NEW YORK -- It's Disability Pride Month, marking the July signing of the Americans with Disabilities Act in 1990.
CBS2's Cindy Hsu introduces us to an artist celebrating through dance.
Jerron Herman is a modern dancer who has performed all over the world. His latest project in partnership with the Abrons Arts Center is a 45-minute performance called "Vitruvian Man," based off the famous drawing by Leonardo da Vinci.
"I wanted to insert my Black male disabled identity into this really classical image and think about how I still fit in," Herman said.
Herman was diagnosed with cerebral palsy at 3 months old and never imagined he could become a dancer.
"I definitely thought that my CP would have been a barrier to dancing. I was flat-out told that dreams of being a performer were flat or would not happen," Herman said.
So Herman didn't start dancing until he was 20, when a dance company asked him to join. Before then, he wrote for theater. Now he dances every day. He says Disability Pride Month is a time to celebrate the progress made in disability rights, but it's also a time to get loud about the many changes still needed.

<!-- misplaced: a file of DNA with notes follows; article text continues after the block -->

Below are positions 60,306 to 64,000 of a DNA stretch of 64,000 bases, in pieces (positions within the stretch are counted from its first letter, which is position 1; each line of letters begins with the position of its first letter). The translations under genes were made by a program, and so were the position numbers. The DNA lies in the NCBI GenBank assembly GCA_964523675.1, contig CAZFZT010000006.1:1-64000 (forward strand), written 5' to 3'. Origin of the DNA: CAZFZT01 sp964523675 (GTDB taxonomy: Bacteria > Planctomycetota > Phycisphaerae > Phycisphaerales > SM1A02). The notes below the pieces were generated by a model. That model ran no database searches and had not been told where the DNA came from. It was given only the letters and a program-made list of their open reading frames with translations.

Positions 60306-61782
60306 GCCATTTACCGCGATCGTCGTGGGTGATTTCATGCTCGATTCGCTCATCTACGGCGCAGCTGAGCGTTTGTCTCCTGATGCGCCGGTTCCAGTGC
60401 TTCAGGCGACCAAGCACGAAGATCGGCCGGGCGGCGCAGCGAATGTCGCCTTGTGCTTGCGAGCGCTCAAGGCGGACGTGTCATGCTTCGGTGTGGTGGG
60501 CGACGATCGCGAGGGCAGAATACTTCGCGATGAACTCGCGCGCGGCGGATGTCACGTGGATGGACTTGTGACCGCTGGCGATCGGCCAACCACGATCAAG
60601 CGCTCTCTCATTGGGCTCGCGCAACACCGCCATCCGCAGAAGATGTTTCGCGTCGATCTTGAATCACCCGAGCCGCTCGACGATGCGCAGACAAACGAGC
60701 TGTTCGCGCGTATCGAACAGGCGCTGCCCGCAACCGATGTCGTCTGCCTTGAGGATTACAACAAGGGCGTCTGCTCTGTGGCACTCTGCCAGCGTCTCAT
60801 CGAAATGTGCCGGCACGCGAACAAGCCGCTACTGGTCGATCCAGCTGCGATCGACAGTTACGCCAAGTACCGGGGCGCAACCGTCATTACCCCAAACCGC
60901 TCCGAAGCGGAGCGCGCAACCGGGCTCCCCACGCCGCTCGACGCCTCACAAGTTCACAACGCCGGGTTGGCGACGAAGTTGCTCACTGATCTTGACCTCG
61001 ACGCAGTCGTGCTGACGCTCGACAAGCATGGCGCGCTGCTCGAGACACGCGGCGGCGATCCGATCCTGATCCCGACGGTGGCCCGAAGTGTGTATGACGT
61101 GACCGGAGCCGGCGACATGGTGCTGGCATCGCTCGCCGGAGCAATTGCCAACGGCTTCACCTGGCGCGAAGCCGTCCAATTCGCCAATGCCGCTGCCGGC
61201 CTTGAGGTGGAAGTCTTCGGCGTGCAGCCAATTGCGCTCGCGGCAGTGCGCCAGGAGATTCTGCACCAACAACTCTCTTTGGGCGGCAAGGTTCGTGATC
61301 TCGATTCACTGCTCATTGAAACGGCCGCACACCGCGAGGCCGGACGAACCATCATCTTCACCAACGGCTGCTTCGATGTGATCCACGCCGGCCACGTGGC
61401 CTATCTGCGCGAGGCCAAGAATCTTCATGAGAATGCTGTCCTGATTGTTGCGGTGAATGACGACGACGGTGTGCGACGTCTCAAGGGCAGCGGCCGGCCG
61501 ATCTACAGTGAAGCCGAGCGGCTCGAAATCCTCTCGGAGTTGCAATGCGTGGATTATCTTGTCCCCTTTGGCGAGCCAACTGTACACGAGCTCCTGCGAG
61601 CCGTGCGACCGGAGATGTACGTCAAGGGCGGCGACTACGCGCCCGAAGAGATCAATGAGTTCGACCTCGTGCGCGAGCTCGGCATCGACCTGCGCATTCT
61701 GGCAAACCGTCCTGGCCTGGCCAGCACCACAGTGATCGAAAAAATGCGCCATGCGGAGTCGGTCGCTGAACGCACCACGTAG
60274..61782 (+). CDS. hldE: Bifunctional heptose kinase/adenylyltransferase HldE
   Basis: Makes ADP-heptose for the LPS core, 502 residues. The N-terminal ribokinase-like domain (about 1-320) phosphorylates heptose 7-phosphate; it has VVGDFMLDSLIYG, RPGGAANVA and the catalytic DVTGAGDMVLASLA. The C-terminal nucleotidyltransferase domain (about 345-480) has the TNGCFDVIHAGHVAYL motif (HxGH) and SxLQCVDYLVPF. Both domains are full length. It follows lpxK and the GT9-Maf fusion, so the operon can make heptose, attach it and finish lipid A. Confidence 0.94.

"There's still so many structural things that are literally physical barriers to entry for people with disabilities," Herman said.
Herman is hopeful about the future and says there are many ways everyone can celebrate Disability Pride Month.
"I would say Google history about disability lives, disabled lives. 'Crip Camp' is a documentary that was very lauded last year," Herman said. "Go see work by disabled folks who say they're disabled on their titles and their bios and, hey, think about a world that is more accessible."
You can seen Herman's performance of "Vitruvian Man" virtually through July 30. For more information, please click here.
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